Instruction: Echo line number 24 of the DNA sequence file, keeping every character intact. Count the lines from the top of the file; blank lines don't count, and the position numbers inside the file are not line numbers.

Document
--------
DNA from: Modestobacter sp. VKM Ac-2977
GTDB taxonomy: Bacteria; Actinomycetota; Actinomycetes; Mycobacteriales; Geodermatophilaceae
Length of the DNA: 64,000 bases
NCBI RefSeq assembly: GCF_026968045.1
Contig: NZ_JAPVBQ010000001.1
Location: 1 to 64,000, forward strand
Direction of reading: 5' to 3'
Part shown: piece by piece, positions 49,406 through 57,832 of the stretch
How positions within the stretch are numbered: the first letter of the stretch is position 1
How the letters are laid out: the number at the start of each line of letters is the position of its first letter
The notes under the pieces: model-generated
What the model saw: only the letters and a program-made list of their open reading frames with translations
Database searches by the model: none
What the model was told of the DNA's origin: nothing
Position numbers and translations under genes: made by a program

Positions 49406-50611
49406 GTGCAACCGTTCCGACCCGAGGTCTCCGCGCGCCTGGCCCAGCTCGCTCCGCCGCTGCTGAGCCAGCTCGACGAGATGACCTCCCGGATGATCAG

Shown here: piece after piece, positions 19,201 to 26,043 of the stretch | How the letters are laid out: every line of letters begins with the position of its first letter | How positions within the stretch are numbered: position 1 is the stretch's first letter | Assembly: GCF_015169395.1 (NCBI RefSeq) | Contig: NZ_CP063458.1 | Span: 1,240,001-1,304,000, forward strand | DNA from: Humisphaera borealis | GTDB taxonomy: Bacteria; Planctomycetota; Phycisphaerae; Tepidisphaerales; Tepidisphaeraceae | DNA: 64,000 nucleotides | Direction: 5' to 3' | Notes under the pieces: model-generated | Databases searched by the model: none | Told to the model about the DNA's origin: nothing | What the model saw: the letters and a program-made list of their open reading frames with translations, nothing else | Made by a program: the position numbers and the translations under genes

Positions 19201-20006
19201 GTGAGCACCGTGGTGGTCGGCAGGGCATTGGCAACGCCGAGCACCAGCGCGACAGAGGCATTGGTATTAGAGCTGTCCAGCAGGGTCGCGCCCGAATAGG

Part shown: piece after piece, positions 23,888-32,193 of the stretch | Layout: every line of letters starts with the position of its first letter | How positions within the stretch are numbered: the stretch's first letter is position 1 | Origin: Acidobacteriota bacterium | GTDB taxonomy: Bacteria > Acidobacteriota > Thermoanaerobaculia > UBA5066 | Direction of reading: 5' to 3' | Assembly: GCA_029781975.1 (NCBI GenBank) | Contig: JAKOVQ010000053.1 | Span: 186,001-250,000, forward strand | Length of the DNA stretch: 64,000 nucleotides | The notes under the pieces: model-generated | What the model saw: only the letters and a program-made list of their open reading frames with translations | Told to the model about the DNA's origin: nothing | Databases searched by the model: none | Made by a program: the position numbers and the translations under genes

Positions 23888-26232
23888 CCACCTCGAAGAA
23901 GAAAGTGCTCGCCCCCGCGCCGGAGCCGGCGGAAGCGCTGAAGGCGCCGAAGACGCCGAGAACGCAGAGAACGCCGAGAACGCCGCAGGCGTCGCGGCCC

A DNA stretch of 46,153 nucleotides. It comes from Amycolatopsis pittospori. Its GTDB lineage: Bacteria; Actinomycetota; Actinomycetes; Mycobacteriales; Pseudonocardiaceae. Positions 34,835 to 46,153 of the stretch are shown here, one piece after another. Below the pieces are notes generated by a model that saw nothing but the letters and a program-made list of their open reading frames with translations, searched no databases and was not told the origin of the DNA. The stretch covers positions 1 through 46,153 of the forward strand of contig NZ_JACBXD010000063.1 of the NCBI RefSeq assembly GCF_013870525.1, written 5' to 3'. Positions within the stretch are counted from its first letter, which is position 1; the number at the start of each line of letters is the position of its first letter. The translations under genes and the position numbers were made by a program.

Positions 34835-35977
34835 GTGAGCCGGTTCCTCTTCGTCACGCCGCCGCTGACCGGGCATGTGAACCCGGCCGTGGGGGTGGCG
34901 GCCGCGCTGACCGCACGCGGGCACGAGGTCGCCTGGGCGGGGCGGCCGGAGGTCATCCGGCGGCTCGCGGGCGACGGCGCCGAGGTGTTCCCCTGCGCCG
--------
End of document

23901 GAAAGTGCTCGCCCCCGCGCCGGAGCCGGCGGAAGCGCTGAAGGCGCCGAAGACGCCGAGAACGCAGAGAACGCCGAGAACGCCGCAGGCGTCGCGGCCC